While the family is foraging for groceries in town, a mysterious "Indian man" appears and gives Miles a weird animal statue, explaining to him the legend of the Wendigo--a vengeful spirit who consumes flesh and is part man, part animal, part tree...or whatever else happens to be around.
To tell more would be to spoil the movie's one big surprise, so I won't give away what really happens. What I will tell you, though, is that this is the kind of movie where weird, scary things happen, and they turn out to be hallucinations. For instance, Miles sees a man emerge from his closet and point a gun at him. No danger...hallucination. There are noises in the attic and the retractable stairs bow outward ominously, as if something up there wants out...hallucination. Miles has a vision while riding his sled...hallucination.
Then before we know what hit us, we're in the film's final stages. A non-supernatural threat is revealed, and the fearsome legend of the Wendigo turns out to be just a couple of vague appearances and the inability to inflict any kind of real harm on a human being. We do see it, and it looks like a giant deer walking on two legs. It's creepy...at least I thought it was...but that's all.
I think the movie's crucial misstep was the ghostly man's description of the Wendigo. We as the audience have been tricked into thinking the Wendigo is going to cut loose on these people, or at least on somebody in the film, and it never really happens. It's a letdown, and by the time the events of the ending unfold, we're tapping our feet nervously, waiting for some Wendigo action.
And then those killer credits come, signaling the death of the movie. It was a nice try, but after all the buildup, the conclusion of the film feels like a cheat. But that dramatic pause in the blackness, KNOWING those credits were coming but not wanting to accept the fact that the movie was really over? Terrifying.
The movie was pretty good. Entertaining to say the least. I just expected a little more wendigo like the title mentions. Story and acting are pretty good and entertaining. A lot of open ended items in story. This is a decent movie and a good for a rental. I was a little disappointed it wasn't more of a horror flick. The wendigo in legend is supposed to have an insatiable appetite that grows as it does. The more it eats the more it has to eat and so on. It also smells bad like that of rot, and decay and death. Like I said it is pretty good, I just expected the Wendigo to play more of a part in the movie like the title says.
*** This review may contain spoilers ***
While I wouldn't necessarily recommend this film to a lot of people, I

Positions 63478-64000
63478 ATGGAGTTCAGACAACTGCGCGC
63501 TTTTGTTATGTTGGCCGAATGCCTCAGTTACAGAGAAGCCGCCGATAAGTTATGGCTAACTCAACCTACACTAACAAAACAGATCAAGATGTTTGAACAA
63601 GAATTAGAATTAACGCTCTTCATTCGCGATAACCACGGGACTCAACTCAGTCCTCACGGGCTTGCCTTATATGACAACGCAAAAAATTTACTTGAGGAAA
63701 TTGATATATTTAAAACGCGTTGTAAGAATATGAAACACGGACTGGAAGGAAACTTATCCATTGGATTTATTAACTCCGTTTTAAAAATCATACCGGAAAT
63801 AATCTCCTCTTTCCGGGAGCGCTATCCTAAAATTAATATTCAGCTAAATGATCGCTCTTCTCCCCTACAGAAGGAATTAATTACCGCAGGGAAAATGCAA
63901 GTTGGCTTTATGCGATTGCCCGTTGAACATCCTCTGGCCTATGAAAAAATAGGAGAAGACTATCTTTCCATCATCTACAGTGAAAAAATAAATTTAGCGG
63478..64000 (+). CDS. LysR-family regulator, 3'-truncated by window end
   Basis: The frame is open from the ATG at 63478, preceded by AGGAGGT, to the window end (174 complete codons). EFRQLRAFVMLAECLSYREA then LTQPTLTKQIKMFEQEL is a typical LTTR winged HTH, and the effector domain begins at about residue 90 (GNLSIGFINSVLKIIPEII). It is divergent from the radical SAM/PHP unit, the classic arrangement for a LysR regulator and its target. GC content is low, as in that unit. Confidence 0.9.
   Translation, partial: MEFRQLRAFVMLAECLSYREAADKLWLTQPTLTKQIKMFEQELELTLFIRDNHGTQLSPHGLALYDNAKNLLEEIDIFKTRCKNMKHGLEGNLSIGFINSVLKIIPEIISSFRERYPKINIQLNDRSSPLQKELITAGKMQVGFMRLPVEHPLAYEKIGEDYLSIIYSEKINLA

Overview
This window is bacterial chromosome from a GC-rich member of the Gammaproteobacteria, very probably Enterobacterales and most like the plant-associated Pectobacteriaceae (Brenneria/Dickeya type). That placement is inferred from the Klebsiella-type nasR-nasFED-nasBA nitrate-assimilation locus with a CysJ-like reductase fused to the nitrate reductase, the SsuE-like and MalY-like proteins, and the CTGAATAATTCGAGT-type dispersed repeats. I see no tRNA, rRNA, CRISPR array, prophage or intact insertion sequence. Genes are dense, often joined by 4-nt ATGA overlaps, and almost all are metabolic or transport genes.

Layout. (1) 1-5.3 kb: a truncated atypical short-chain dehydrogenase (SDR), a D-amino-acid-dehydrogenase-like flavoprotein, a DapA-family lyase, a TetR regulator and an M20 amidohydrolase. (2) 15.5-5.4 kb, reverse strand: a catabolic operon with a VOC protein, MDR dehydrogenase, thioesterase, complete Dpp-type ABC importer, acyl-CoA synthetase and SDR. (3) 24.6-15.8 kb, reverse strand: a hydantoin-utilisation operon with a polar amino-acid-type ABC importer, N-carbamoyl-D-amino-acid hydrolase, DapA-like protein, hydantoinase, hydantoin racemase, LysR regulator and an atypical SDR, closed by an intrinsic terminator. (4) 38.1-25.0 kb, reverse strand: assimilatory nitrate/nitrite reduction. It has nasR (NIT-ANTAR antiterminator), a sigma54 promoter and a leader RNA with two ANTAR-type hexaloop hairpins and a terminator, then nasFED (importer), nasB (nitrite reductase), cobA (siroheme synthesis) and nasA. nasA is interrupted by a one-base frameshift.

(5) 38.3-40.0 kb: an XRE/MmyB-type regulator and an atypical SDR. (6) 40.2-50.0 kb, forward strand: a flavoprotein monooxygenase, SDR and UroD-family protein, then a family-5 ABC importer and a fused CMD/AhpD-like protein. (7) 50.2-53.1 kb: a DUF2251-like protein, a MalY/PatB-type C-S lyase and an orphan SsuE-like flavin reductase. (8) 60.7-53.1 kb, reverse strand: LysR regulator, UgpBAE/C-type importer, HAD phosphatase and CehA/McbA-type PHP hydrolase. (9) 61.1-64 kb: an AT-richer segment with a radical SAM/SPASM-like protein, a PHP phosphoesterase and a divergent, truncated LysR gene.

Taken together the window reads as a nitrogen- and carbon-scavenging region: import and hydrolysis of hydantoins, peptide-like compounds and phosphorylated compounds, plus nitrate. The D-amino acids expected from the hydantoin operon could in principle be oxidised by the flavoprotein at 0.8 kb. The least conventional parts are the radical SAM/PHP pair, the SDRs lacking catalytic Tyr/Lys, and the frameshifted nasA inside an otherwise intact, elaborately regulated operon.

would recommend it to the avid horror fanatic who can appreciate a
slow-moving melodrama with dark, mystical undertones and whatnot.
However, just remember, this film starts off sloooow. And it pretty
much stays that way for the majority of the picture. The film is very
well thought out and thoroughly well-written. Larry Fessenden seems to
have executed his ideas perfectly in his eyes, and it seems like he
took his time get it right, and that's fine with me. There is a
psychological aspect to the whole thing, but I wouldn't really say it
is a psychological thriller or whatever you would call it, I would just
call it horror interspersed with drama.
The typical Bigfoot geek might walk away from this endeavor disappointed, this isn't your 70's style camp classic we have here. However, they might walk away feeling good about this one as well, like I did, if they can appreciate some solid filmmaking. It starts off with our broken family trying to spend some quality time together kind of thing for a good 45 minutes of the film a la 'The Shining', and won't really satisfy the horror fan until the second half of the film really. The film is sloooowww, like I said. Patricia Clarkson and Jake Weber's characters are both very well-written. John Speredakos plays his role naturally well, although I had never heard of him until this film. The dialogue is well written, and the most unimportant lines will end up meaningful in the end. The climax of the film is truly the most impressive, and by the end, 'Wendigo' manages to work up a bit of creepiness. The images are nice, lots of dead sticks and s**t. If you're looking for some ridiculously bloody slasher type flick, look elsewhere because that isn't what you'll be getting from this one. The legend of the 'Wendigo' isn't really discussed a whole lot, and someone seeking a ton of information of the folklore of this myth and other Indian myths should probably look elsewhere also, but if you can handle a well-made, unconventional, and original horror story then this could be for you. But be weary if you look to this hoping for it to be 'Urban Legend' or something.
I was really disappointed in this film. Usually I will give a film a fighting chance but this one sunk to the bottom of the Marianas Trench. I found it tedious, boring and rather silly at times. The quick strobe-shots of the "Wendigo" almost had me laughing out loud. I am a great lover of indie films but this one has more of a sophomoric student film feel about it. Even the sound quality seemed student level. I'm not sure how this film (supposedly) garnered such praise from LA Weekly and the New York Times. It baffles me. The acting was second rate - even from Erik per Sullivan, Malcolm in the Middle's "Dewey" - who I usually find very funny and lively on the TV show. In this film it seemed like he slept-walked throughout the whole film. I'm not even sure that this would have been a better film with a different writer/director because this story seems to have been told before. The Shining meets Prophecy meets The Sixth Sense combo just did not work here. 2/10 stars.